@Christopher2222 and acer, thanks both of you for your help. I like acer's Open... and the Remove Output and Save the best. But it is also good to know that removing the output in an editor is an option.

Now I need to sort out why the display command messes things up so badly. I may be back...

Mac Dude.

 

@svenonderbeke Please convert your sheet to 1-d input. Then it works. I don't really know what is wrong with yours, but I converted the input to 1-d Maple input (selecting a few expressions and using Format > Convert) and it worked. As is, it missed a few assignments, in particular f3. You can see that by doing indets(f3) upon which it should give you a list of the variables and functions having the variables in their arguments. as is, your sheet just returned f3, so f3 was not assigned.

2-d input is not really suitable to get calculations done. It is great if you want to produce a document to e.g. publish or so, but to get work done it is not well suited.

M.D.

 

 

@tomleslie That is exactly the way to do it! I hit onto this last night also, but I wasn't on MaplePrimes so didn't see your suggestion until now. In fact, for nargs=0 (i.e. no argument to density) one can return the graphite value & remain consistent with the normal behaviour of the package. Sweet! My own version ended up looking like this:

ModifyElement('C',density=[value=proc() if nargs=0 then 2.2\
                                        elif args[1]='graphite' then 2.2\
                                        elif args[1]='diamond' then 3.5\

                                        else error "unknown allotrope" end if end proc]);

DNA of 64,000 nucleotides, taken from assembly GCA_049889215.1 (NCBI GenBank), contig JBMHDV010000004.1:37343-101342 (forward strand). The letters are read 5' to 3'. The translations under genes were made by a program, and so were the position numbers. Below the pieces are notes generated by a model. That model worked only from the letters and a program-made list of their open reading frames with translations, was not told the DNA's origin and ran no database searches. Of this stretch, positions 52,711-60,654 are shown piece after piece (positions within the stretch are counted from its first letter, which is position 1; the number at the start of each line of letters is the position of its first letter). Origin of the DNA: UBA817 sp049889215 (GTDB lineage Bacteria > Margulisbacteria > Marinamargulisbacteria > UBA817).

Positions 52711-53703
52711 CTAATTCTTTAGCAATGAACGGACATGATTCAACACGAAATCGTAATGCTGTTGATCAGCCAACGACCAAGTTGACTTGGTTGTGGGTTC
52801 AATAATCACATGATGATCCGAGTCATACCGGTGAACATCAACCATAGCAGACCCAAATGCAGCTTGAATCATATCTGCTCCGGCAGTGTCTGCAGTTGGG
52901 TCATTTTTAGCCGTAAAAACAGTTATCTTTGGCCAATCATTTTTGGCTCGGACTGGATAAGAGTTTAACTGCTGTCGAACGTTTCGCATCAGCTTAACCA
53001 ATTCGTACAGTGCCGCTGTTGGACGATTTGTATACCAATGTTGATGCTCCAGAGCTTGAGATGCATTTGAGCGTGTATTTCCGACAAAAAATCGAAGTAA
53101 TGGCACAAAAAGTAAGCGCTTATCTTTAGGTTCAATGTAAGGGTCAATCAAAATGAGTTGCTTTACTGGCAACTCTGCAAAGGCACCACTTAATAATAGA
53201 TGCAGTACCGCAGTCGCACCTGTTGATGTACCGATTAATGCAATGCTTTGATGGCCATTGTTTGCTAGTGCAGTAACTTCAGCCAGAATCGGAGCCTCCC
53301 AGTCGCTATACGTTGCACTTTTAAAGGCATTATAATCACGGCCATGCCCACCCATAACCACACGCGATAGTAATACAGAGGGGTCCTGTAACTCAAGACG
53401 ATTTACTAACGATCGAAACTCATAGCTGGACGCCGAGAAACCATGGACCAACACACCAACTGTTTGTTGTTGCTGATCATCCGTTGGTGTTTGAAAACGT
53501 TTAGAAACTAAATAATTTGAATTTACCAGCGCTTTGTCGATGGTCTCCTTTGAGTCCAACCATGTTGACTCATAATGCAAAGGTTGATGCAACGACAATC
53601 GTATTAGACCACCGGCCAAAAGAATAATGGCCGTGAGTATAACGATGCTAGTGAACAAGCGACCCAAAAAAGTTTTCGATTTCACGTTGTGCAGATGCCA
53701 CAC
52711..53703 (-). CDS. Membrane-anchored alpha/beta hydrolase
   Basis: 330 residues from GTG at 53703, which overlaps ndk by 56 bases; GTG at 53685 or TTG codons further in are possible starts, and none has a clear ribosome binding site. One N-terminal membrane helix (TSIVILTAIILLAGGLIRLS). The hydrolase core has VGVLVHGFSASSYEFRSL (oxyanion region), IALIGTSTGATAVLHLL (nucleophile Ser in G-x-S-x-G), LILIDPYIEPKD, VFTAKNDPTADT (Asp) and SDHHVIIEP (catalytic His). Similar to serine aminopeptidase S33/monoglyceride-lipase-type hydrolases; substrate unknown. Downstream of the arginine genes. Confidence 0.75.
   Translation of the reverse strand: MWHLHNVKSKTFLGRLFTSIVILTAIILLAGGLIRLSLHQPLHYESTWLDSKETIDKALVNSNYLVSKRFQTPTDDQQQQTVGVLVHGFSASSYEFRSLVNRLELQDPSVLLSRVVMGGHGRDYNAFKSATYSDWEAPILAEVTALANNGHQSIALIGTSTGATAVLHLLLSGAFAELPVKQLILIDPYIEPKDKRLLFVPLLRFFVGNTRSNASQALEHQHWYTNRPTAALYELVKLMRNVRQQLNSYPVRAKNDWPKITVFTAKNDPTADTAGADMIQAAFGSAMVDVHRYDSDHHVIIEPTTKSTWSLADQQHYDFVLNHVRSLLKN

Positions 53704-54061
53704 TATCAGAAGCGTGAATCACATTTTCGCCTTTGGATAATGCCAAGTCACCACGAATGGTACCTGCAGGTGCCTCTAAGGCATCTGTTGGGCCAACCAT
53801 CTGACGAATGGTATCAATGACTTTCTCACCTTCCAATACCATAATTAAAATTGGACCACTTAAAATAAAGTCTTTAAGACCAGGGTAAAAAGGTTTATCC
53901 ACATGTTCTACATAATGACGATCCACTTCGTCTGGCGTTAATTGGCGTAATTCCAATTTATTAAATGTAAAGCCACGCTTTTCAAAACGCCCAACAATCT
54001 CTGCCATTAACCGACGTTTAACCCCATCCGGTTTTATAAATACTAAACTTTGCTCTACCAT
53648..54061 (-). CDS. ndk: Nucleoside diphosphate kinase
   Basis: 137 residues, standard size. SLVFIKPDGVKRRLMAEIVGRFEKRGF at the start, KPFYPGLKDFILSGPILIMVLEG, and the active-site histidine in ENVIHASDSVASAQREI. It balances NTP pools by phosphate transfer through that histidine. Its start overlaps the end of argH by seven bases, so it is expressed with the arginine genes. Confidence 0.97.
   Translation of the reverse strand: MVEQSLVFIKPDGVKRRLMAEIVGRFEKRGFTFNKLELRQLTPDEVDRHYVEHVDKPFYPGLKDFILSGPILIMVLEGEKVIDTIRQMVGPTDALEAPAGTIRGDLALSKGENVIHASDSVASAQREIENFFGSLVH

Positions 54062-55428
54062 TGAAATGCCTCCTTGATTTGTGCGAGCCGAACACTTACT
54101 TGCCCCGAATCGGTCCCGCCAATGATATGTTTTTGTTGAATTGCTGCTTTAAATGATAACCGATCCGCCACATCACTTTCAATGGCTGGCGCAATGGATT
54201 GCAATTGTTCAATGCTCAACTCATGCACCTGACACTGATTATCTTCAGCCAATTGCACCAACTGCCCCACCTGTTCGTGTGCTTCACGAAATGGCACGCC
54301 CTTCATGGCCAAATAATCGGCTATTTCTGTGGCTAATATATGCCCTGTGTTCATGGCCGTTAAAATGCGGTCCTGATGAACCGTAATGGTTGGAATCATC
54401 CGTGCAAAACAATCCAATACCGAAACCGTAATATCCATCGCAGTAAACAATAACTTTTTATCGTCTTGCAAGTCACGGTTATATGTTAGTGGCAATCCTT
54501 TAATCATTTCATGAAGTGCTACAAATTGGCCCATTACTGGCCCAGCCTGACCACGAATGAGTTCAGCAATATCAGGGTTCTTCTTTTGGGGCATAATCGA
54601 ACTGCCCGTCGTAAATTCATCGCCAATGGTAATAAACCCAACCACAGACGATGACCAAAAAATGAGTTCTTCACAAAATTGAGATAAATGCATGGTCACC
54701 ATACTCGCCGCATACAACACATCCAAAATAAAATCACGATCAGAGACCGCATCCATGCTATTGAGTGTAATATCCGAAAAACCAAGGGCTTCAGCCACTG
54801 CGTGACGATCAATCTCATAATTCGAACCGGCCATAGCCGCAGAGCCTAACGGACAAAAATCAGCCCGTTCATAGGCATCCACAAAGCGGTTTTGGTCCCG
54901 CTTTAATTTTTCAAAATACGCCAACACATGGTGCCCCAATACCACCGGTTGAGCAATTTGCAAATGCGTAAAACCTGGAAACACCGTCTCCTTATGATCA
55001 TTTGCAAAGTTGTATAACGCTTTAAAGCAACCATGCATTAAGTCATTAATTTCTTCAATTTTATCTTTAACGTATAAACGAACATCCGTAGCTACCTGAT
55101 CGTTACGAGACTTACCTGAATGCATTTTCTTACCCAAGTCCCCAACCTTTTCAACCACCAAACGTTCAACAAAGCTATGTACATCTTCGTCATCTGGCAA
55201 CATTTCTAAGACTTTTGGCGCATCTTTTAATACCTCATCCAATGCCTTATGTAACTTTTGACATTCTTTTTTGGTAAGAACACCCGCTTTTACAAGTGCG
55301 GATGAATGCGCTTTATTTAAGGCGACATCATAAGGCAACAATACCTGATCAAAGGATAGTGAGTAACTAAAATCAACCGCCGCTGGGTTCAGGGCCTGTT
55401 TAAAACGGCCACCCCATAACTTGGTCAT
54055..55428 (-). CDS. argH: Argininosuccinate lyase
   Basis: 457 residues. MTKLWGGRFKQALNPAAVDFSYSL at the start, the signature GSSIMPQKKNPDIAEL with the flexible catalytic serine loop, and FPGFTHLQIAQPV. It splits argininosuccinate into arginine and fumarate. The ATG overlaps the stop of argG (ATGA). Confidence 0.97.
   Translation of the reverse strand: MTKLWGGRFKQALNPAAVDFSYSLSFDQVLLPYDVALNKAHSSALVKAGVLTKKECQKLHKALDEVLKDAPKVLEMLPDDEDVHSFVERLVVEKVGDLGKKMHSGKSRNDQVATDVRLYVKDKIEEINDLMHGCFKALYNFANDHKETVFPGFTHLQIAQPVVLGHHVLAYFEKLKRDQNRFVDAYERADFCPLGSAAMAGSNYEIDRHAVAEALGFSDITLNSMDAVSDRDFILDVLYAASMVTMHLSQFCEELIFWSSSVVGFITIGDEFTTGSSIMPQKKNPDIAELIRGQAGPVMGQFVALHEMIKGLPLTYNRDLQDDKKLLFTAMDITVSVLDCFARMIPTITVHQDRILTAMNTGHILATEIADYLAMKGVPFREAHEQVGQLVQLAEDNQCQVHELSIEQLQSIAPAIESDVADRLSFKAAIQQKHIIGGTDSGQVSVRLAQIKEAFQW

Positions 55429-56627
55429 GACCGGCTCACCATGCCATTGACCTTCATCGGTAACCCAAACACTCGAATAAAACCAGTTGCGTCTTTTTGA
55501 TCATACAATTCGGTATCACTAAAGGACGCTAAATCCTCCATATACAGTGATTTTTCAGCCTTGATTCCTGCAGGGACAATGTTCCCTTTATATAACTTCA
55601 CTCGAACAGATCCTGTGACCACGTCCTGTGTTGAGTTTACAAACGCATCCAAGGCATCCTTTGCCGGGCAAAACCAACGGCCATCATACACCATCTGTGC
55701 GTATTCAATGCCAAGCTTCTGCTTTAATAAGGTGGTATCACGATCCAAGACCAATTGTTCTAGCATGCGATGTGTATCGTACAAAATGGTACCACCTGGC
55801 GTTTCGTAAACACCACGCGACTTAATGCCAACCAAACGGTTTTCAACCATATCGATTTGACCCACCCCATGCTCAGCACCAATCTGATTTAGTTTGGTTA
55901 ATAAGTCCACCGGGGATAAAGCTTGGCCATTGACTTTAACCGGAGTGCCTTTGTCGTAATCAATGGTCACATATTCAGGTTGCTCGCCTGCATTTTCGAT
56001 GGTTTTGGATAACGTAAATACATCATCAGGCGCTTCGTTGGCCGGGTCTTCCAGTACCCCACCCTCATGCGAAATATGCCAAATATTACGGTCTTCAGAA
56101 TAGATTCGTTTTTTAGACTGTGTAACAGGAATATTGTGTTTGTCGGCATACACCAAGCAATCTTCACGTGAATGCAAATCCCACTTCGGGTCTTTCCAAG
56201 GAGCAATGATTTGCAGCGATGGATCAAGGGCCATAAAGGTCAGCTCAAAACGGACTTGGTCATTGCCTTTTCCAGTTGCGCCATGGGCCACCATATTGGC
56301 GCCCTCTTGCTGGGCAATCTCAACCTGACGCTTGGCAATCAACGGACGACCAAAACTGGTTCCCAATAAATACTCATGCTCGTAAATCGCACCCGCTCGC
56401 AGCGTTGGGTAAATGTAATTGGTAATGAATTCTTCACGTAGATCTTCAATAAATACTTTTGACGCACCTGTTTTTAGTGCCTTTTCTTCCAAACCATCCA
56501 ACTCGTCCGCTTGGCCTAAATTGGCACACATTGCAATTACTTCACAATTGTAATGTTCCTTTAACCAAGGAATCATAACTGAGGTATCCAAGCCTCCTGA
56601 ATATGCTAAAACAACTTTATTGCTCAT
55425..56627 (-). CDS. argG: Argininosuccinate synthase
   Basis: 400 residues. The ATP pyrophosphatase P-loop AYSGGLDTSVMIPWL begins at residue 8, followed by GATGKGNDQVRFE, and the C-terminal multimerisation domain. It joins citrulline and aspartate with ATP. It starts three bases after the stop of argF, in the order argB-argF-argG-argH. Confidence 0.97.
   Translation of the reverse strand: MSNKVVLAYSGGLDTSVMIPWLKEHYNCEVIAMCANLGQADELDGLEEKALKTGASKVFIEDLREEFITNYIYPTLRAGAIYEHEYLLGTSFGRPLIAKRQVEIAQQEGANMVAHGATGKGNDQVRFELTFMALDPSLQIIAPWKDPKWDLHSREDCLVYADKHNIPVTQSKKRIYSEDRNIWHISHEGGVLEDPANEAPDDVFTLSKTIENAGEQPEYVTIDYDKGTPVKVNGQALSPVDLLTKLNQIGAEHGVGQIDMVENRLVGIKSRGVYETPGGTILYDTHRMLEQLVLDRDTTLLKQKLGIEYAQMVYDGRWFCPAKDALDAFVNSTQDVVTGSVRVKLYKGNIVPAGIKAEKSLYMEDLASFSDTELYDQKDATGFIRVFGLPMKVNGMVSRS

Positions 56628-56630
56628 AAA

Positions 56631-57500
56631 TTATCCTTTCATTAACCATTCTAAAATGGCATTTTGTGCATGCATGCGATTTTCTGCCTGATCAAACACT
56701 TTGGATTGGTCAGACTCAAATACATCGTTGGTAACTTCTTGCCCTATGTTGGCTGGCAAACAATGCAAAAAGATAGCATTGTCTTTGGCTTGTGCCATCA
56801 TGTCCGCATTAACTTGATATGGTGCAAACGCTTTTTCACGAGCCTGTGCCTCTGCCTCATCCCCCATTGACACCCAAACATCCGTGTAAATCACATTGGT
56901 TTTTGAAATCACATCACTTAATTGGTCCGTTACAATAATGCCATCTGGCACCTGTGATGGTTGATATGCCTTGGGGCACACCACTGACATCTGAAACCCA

and

GetValue(Element('C',density));
GetValue(Element('C',density(diamond)));
GetValue(Element('C',density(graphite)));

                             2200.0
                             3500.0
                             2200.0

(the returned numbers are in kg/m^3 due to the SI system whereas the entries in ModifyElement are in g/cm^3.)

Thanks much,

Mac Dude

@dharr Actually, what I am really doing is to add the radiation length X__0 (from a separate table I generated) to the properties of the elements. Radiation length (which is the lengths scale for radiative energy loss of electrons or photons passing through matter) is customarily given in g/cm^2, so to get the actual length one needs to divide X__0 by the density. The cases I am looking at involve crystalline materials including carbon, hence the interest in diamond.

That said, I discovered in the properties help page you referenced that the density already uses a parametrized form for gaseous substances. I am not quite sure why; but in principle it should be possible to program this such as to allow density(graphite) and density(diamond). I can probably do this myself.

Thanks,

M.D.

 

 

@Christopher2222 Thanks much; but no go: Maple won't let me add another element 6 and I can also not chose, say, 1006 for the atomic number in AddElement and then use C for the element symbol (besides, it would be pretty ugly).